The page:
ReactStateMuseum Alternatives

Similar projects and alternatives to ReactStateMuseum

NOTE: The number of mentions on this list indicates mentions on common posts plus user suggested alternatives. Hence, a higher number means a better ReactStateMuseum alternative or higher similarity.

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ReactStateMuseum reviews and mentions

Posts with mentions or reviews of ReactStateMuseum. We have used some of these posts to build our list of alternatives and similar projects. The last one was on 2022-03-02.
  • Best place to find a whole list of react native libraries?
    2 projects | | 2 Mar 2022
    Also, there's this for state management:
  • React State Museum - Examples to help portray the how, why, which, pros, and cons of various state management systems in the React ecosystem
    1 project | | 29 Nov 2021
    2 projects | | 29 Nov 2021
  • My current views of state management in React
    1 project | | 14 Mar 2021
    React development has always had a bit of a choose your own adventure experience. By that I mean there are a LOT of choices to make in any react app. Other frameworks are much more prescriptive in how you build applications. You won't get very far down your adventure before you must make some choices in how you handle data and state within your application. React components can have state using setState in a class component or useState in a function component. That along with context is really all React gives you out of the box. Over the years there have been countless state management solutions that have risen and fallen in popularity. Have a look at React State Museum to see dozens of the most popular approaches over the years. There was a time where it looked like Redux was going to be the clear winner and for maybe a couple of years it did seem like every enterprise react app was built with redux. It's sort of fallen out of favor in recent years although it is still a solid pattern. Over the years my preferences have changed as the options have expanded. Back in the redux hay day I was all in on global state management but these days I do not find myself reaching for a global state management solution. I'll try to break down my preferences for data/state management. So pretty much every app out there talks to some sort of API to query/mutate data on the server. I prefer to synchronize my app with the serve using React Query or Apollo Client. I've been working mostly with GraphQL APIs in recent years so I've typically found myself using Apollo Client. Apollo client has a memory cache that your app can use to synchronize the UI with the server. I only recently learned about React-Query which has a very similar API as Apollo Client with the useQuery hook, but can be used with anything that returns a promise like the Fetch API for example. React Query is useful for synchronizing your app with server data regardless of if it is GraphQL or REST, or something else. I find that once your app data is synchronized with the server using one of these approaches, then there is not really much left that needs to go into global state. It is worth noting that Apollo Client does allow you to add some local state to the cache, but I’ve found it to be a little heavy handed for my tastes. Most apps you will want some state available globally for example you might want to track dark mode settings, or if a particular modal is open and things of this nature. In these cases I find useState or useReducer with React Context is sufficient. I tend to prefer to keep my state closer to where it is relevant. I do have a fascination with Finite State Machines - and XState is awesome for state machines in your app. I do like to use state machines at the component level, for complex operations or to orchestrate some nuanced sequence or application flow.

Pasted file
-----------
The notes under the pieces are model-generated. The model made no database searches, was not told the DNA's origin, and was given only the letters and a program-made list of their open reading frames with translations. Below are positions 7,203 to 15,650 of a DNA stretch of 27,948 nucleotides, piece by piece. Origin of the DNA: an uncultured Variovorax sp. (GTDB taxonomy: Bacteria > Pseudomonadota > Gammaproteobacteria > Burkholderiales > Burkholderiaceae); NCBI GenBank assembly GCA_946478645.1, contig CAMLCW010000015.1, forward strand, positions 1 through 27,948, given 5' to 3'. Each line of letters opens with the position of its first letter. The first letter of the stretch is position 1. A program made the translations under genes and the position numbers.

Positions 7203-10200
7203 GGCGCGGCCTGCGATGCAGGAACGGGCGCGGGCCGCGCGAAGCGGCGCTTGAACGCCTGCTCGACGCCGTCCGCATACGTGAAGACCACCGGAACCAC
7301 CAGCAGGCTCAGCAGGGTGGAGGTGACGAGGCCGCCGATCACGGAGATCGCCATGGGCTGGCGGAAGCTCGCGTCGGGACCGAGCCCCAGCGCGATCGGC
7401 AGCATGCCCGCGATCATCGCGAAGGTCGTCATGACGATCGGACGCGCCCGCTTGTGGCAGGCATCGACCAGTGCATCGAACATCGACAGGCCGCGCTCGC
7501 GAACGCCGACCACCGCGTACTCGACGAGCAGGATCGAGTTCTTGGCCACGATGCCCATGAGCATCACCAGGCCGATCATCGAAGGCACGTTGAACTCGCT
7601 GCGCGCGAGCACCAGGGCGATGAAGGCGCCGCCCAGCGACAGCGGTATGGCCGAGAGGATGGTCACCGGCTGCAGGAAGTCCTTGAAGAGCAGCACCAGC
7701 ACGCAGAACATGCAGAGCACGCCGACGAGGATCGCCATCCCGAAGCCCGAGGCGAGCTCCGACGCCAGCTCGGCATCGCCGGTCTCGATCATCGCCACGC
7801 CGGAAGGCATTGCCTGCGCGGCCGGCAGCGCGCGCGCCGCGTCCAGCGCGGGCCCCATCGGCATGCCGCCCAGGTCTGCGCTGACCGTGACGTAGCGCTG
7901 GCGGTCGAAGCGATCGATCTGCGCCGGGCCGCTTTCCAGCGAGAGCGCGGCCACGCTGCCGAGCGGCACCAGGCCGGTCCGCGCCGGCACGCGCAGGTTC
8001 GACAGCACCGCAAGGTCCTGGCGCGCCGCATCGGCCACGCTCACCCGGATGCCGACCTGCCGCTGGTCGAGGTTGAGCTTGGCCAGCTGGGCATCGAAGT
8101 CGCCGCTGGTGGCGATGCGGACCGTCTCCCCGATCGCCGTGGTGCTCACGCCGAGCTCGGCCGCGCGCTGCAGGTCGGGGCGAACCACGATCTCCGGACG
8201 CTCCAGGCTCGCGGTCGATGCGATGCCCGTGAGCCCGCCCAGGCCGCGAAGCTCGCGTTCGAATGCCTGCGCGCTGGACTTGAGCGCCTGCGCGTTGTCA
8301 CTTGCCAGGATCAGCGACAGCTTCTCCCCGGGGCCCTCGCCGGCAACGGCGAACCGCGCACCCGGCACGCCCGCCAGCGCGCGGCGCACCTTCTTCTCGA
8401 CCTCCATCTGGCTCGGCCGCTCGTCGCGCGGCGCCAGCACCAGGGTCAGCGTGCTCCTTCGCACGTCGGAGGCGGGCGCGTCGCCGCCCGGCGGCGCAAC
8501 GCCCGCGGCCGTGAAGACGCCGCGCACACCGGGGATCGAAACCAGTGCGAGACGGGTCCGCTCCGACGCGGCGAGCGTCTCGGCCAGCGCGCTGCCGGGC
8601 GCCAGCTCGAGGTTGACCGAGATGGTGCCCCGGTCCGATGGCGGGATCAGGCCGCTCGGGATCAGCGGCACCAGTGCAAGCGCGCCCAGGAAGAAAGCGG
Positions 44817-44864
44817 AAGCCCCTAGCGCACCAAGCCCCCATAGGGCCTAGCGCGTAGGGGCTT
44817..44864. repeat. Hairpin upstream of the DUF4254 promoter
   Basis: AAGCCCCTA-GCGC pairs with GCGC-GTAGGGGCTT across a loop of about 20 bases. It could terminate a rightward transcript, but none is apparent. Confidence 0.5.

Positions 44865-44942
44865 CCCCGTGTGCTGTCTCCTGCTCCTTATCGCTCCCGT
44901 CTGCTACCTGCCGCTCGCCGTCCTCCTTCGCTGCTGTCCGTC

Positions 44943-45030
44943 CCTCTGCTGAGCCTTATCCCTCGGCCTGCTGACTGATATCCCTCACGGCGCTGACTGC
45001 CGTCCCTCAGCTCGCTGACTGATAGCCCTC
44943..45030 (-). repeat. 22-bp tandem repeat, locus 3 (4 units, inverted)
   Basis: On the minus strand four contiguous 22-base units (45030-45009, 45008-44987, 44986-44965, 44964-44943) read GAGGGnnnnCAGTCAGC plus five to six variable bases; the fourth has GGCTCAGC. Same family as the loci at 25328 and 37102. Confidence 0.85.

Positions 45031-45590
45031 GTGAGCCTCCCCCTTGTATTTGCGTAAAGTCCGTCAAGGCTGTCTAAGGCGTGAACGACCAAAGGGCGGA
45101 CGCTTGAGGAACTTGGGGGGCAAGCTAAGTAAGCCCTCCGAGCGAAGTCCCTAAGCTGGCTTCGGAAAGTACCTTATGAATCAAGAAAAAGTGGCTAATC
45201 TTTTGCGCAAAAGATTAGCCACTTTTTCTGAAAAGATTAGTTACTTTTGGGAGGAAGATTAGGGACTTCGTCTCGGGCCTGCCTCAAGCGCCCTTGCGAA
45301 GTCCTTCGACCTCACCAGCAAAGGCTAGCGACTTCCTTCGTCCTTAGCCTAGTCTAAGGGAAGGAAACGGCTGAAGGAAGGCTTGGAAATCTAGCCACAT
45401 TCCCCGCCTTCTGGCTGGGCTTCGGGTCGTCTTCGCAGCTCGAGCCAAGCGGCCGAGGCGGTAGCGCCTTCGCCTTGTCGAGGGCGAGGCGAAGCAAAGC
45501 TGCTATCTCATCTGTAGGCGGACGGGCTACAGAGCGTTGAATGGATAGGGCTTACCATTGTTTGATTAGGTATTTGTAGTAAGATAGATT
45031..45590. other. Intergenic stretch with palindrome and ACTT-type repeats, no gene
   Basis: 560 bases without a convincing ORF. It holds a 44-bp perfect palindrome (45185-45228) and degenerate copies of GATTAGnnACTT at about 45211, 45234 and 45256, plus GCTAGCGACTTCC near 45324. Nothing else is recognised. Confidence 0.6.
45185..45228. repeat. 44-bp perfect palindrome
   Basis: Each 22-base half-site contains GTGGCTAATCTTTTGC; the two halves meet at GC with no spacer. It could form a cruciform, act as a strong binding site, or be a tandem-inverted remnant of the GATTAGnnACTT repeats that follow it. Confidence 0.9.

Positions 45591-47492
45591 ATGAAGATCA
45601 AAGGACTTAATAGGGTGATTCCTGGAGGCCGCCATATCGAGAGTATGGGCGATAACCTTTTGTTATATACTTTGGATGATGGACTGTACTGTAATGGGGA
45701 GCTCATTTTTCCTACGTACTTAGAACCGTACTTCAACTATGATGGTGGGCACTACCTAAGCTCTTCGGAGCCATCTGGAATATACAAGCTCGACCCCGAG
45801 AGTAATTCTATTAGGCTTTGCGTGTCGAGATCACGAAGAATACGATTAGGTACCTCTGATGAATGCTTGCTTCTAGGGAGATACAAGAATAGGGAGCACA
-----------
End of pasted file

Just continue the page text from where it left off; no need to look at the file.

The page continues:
Basic ReactStateMuseum repo stats
5 months ago

GantMan/ReactStateMuseum is an open source project licensed under MIT License which is an OSI approved license.

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